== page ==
October 22, 2009

Three Dog Books

Some people think that their dogs are "angels" or "fur babies."

I suspect (but I don't know) that most readers of this blog think that they are, in fact, dogs.*

But the first group probably has us outnumbered, and they are spending jillions of dollars on doggie mineral water, doggie day care, and doggie tranquilizers.

That group is chronicled in Michael Shaffer's One Nation Under Dog: America's Love Affair with Our Dogs.

Think of it as ethnography. And for a bonus, here is Shaffer's review of Alexandra Horowitz's Inside of a Dog: What Dogs See, Smell, and Know, which sounds more cynographic.

Along with One Nation Under Dog, I have been reading John and Amy Dahl's The 10-Minute Retriever: How to Make a Well-Mannered, Obedient and Enthusiastic Gun Dog in 10 Minutes a Day. I like it because although it is a general retriever-training book, the Dahls address some particular ... issues ... known to those of us with Chesapeake Bay retrievers.

But the very best book on adopting adult dogs (which we have now done twice) was sent by M.'s sister-in-law, who volunteers with Stray Rescue in St. Louis.

It is Don't Dump the Dog: Outrageous Stories and Simple Solutions to Your Worst Dog Behavior Problems, by Stray Rescue's founder, Randy Grim (with Melinda Roth).

Follow Grim's advice and, Mimosa in hand, you can begin to cope with rescued dogs who suffer from separation anxiety, dog-aggression, extreme fearfulness, and many of the other problems that plague adopted adult dogs.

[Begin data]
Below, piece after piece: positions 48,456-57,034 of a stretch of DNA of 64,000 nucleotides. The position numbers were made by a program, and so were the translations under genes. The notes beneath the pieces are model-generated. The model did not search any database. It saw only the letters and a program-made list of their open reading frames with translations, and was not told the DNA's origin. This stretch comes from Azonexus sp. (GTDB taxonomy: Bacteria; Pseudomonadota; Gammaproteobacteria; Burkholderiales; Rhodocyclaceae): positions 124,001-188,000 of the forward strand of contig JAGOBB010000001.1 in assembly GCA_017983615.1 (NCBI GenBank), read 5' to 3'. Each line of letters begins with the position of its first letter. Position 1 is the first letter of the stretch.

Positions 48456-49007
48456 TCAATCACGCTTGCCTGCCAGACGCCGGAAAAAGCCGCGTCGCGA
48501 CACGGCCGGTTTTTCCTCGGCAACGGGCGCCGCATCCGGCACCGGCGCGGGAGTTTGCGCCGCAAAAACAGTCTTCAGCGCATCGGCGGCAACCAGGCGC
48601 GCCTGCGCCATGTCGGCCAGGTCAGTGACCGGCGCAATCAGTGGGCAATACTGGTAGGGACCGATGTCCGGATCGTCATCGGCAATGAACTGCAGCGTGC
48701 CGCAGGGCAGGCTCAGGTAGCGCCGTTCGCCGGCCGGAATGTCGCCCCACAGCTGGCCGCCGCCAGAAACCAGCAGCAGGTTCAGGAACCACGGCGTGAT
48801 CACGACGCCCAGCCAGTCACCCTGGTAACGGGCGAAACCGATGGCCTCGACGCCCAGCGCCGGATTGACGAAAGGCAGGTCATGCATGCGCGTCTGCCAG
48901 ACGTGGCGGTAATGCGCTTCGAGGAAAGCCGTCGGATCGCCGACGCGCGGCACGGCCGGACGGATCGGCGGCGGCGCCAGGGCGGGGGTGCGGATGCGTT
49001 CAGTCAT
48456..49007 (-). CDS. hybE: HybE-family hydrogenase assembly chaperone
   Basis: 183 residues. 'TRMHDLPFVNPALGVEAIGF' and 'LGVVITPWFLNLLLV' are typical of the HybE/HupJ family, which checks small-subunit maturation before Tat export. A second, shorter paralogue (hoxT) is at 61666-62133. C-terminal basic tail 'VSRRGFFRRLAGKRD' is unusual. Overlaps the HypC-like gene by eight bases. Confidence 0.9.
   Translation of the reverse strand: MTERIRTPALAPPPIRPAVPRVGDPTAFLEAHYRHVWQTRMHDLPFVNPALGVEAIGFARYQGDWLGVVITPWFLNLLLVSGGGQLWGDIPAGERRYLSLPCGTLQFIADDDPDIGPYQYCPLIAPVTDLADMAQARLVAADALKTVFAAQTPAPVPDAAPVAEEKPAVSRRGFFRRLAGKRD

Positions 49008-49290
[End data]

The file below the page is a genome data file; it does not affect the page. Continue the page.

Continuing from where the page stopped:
With chapters like "Dogs Who Lick Baby Snot" and "Cujo in the Dog Park," Grim realistically explains that as much as you can train the dog, maybe you just have to change the environment to make things better. Sometimes, if the dog gets in the garbage, moving the garbage is less stressful than trying to change to dog.

His motto might be, "The perfect is the enemy of the good [dog]."

Animal shelters ought to buy Don't Dump the Dog by the case and give copies to everyone who adopts.

*Dad used to say, though, that "dogs have by nature qualities than humans struggle to acquire," so even we Cliftons can get a little sentimental sometimes.


mdmnm said...


Thanks for the tip on "Don't Dump the Dog"!

Chas S. Clifton said...

I was prepared to be put off by Grim's book--afraid it would be too preachy or something--but it won me over.